I was planning on asking Thomas Hutchings to play that for me, and to weave his sax through the rest of the song, too. Thomas is a wonderful person and extremely talented player in the New York Jazz scene. He had been a big part of the Carnegie Hall concert that I had co-produced with Eileen Sherman back in April of this year. We played together on several songs that night, after rehearsing in Manhattan for several days leading up to the show. He's great, and I knew he'd be great at this song. I was not disappointed. He gave me two complete parts that I comped together in the final recording to create what you hear on the record.
The great Thomas Hutchings
Next came "Joy To The World," which also started slowly and then kicked into high gear. I put down a good track and arranged some call-and-answer backing vocals as a guide for Kim and Kim to sing.
By this time I was ready to go back into Jazz land, and I tackled "In The Bleak Midwinter." This time it was easier, and I built the piano guide up as I had done with "Silent Night." This was all being done in my own studio, where I can track just about anything with up to 6 people. After that I am out of room and microphones, but I didn't need to bring in that many people at once. In this song I had already asked Thomas Hutchings to do his saxophone magic, but then I realized that I also should have asked Jazz guitarist Noshir Mody to play on it. So I extended the song to reprise the introduction after the sax solo, and then made a space for Noshir to solo. The second half of the song would have both Thomas and Noshir trading lines back and forth.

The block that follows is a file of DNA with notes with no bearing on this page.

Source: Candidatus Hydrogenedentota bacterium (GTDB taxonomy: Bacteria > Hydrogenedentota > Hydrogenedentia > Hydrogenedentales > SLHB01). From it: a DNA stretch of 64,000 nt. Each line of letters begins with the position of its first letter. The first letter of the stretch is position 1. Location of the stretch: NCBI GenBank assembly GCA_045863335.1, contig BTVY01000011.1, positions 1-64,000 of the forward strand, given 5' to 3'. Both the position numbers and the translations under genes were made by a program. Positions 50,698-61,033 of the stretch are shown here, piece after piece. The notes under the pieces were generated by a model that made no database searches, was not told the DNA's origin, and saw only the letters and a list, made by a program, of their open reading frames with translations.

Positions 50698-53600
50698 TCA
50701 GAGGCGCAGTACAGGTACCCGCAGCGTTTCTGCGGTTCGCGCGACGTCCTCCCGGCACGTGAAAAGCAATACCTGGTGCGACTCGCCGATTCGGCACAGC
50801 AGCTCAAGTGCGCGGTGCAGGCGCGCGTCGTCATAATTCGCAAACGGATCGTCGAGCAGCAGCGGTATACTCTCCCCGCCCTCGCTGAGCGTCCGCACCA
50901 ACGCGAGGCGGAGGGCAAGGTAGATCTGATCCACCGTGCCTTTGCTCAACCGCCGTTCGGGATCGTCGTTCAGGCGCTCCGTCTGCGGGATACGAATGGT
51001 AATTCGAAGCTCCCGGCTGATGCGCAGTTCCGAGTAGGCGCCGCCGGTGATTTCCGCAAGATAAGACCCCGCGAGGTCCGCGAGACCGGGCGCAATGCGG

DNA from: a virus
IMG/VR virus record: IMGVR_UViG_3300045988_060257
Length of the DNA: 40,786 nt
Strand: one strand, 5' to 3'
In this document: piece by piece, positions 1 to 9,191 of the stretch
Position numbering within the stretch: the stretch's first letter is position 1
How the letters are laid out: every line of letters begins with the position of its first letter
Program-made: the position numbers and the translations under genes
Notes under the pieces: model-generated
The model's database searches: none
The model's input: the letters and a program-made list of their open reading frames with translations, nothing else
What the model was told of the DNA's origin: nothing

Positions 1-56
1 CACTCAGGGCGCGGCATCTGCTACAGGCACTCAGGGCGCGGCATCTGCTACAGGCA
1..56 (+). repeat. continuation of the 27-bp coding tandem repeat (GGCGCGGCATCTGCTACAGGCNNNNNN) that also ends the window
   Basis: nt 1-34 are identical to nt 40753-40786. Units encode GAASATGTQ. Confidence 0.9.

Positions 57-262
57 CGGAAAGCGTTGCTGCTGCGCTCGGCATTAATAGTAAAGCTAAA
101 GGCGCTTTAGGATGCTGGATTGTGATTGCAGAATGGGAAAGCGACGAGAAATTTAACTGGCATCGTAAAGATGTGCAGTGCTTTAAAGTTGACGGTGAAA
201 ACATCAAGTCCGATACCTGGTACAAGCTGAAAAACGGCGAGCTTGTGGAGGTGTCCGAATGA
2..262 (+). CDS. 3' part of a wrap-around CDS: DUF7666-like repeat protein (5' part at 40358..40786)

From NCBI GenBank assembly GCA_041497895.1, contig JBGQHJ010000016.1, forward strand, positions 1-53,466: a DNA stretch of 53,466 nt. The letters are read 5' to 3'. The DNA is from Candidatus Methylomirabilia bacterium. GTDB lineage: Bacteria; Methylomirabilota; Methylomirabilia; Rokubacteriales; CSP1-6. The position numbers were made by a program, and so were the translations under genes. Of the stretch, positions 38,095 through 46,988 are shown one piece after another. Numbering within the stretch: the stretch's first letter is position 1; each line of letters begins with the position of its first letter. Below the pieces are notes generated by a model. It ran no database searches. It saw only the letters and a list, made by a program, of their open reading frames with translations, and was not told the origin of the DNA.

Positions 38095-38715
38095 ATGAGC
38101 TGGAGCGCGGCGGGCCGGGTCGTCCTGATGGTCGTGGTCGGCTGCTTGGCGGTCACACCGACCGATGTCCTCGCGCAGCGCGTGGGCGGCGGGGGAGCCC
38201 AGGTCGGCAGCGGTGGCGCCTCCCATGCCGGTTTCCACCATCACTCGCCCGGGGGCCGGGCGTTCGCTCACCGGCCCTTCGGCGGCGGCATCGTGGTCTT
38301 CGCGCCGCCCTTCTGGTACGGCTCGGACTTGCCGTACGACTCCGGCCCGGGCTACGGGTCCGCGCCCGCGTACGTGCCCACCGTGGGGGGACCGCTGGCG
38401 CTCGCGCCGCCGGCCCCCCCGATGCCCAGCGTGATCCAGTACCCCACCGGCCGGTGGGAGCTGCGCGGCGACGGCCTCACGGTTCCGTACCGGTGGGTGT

At the end of 2021 I did a holiday show at Lincoln Center, and I wrote several Christmas songs for that show. One of them was very specific to New York City, but the other one was for everyone. Called "On This Day," it reaches out to the millions of people who feel especially lonely during the holidays. If you don't have a family that you're close to, or any friends to spend this time of year with, it can be really brutal. People even commit suicide, which is heart-breaking. This song reaches out to them.
The grand finale at Lincoln Center, December 2021
I had already recorded "On This Day" in Texas with Grammy® winning producer Chuck Ebert. He assembled a great group of studio musicians and they cut the song at his studio just outside of Fort Worth. I had done a vocal, but I decided to re-do it in my own studio, so I did that and also put down my own acoustic and electric guitars.
Chuck Ebert, 8 time Grammy nominee, and Grammy® winner
I had played a show that Chuck produced in Fredericksburg, in the Texas Hill Country, back in March. He picked me up at Dallas Fort Worth airport and we spent a great week together in rehearsals and the show, laughing and drinking good wine. We've been developing a show centered on roots music called "Rooted in Song," so this was the perfect extension of that idea.
At Enchanted Rock, just north of Fredericksburg, Texas